Smolin is as good and clear a writer as Susskind, and he has a better case, since he does not try to hide embarrassing facts, nor attack the principle of experimental confirmability at the core of science. Reading the two together, Smolin blows Susskind out of the water -- String Theory is a dead end. Despite this judgement, I still reccommend the book as very enjoyable and thought provoking.
59 internautes sur 68 ont trouvé ce commentaire utile 
HASH(0x96bc0ac8) étoiles sur 5 A very interesting book about the properties of reality 25 décembre 2005
Par Jill Malter - Publié sur
Format: Relié
Is this book just what I wanted? Well, what I think I really wanted was for Einstein to return to us today and write a book on the philosophy of modern physics based on today's understanding of things. Yes, that would have been just great! But Einstein is dead. Luckily, of course, there are some excellent physicists around, such as the author of this book.

This book, written by an eminent String Theorist, has some fine explanations for the layman of some topics in modern physics, including String Theory. But the most interesting part is advertised in the title, namely the nature of the cosmic landscape.

The cosmic landscape refers to the mathematical space which has as its elements the values of the "fields" that constitute the physical laws and constants which apply to a particular "universe" (with a small u) or "pocket universe" if one prefers that term. The idea is that there may be many possible sets of physical laws and constants. The more we discover about physics, the more it seems that there are plenty of possible universes. But do they really exist? That is, is the landscape populated by more than our known universe? Is it heavily populated? The author argues that it is. And that certainly makes sense to me.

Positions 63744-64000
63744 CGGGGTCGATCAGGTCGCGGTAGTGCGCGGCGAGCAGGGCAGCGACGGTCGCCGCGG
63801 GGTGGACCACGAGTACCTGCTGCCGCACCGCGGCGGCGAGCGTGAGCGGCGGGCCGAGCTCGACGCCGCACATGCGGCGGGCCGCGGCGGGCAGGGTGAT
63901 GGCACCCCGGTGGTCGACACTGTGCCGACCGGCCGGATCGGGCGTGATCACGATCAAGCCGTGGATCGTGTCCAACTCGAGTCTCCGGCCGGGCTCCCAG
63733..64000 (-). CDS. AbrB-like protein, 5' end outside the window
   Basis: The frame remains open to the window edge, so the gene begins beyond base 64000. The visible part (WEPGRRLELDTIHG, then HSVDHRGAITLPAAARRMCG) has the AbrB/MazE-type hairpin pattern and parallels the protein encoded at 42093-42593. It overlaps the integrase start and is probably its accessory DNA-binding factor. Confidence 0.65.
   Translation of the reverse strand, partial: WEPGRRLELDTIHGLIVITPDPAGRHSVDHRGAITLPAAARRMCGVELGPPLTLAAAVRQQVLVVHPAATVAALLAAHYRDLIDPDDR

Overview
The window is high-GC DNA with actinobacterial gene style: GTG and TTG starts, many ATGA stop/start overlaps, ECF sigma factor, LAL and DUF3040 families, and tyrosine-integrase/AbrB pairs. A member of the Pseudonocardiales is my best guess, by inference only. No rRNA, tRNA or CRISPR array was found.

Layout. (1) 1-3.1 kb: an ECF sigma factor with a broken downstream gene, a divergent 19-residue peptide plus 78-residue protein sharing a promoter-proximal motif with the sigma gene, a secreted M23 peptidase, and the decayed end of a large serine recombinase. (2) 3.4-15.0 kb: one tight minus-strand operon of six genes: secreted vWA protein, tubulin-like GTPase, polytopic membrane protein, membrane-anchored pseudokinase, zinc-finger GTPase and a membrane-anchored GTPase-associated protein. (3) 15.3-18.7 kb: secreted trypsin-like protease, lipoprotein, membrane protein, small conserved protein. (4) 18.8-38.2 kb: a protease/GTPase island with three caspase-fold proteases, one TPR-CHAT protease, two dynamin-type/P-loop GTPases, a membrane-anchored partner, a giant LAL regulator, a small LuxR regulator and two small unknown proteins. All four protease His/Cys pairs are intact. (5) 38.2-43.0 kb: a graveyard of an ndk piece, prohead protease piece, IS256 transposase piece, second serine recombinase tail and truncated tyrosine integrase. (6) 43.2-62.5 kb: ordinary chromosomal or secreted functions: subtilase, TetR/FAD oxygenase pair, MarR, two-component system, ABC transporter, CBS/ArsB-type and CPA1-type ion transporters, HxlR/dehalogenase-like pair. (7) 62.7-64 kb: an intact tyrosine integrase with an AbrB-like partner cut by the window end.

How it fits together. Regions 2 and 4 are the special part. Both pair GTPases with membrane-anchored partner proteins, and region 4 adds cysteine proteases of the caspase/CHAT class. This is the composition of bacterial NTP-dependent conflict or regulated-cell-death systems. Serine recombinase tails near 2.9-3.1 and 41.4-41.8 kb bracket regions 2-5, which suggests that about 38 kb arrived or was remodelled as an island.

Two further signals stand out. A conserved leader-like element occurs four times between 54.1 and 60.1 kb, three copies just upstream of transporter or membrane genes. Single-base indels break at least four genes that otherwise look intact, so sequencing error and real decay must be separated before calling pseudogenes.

We're told about the anthropic principle. At its simplest, this principle merely states that we have to live in a universe that permits intelligent life. That's not very profound. But this principle also suggests that there is indeed a landscape of possible universes, and it encourages us to verify that only a very small fraction of them would permit the kind of complexity required for intelligent life. And in fact, Susskind gives us a good example of this. It turns out that the Cosmological Constant (which causes a universal repulsive force, sort of the opposite of gravity) we observe is about 120 orders of magnitude less than an unsophisticated theory might predict. That leaves us with a very tiny number to explain, a number which is fundamental to the laws of our universe. Well, sure enough, there appears to be an anthropic reason. Susskind tells us that Steven Weinberg calculated that a constant even ten times bigger would result in enough repulsion so that the clumpiness of the early universe would have been reduced so much that no galaxies, stars, or planets would have formed. Similarly, a large cosmological constant with the opposite sign would have caused our early universe to collapse.

Given that there may be a large multiplicity of actual universes, how do they originate? Since we appear to be in a rather unusual universe, it is tempting to hypothesize that there's some sort of selection principle at work. But what? We get into questions about a possible evolution of universes. But this could be quite different than evolution in biology. Are there incremental changes between generations of universes, and if so, how? Susskind doubts that changes are incremental. Are there universes that produce large numbers of other universes, given that there are no obvious selection benefits to having fewer offspring? As Susskind says, we see no mechanism to cause competition for resources. Are we in a produced universe, a producing universe, or both? If our universe is a producer, do miscellaneous black holes each produce new universes? Well, according to Susskind, they don't: the production mechanism he suspects is dominant is the cloning of space due to the metastability of the vacuum.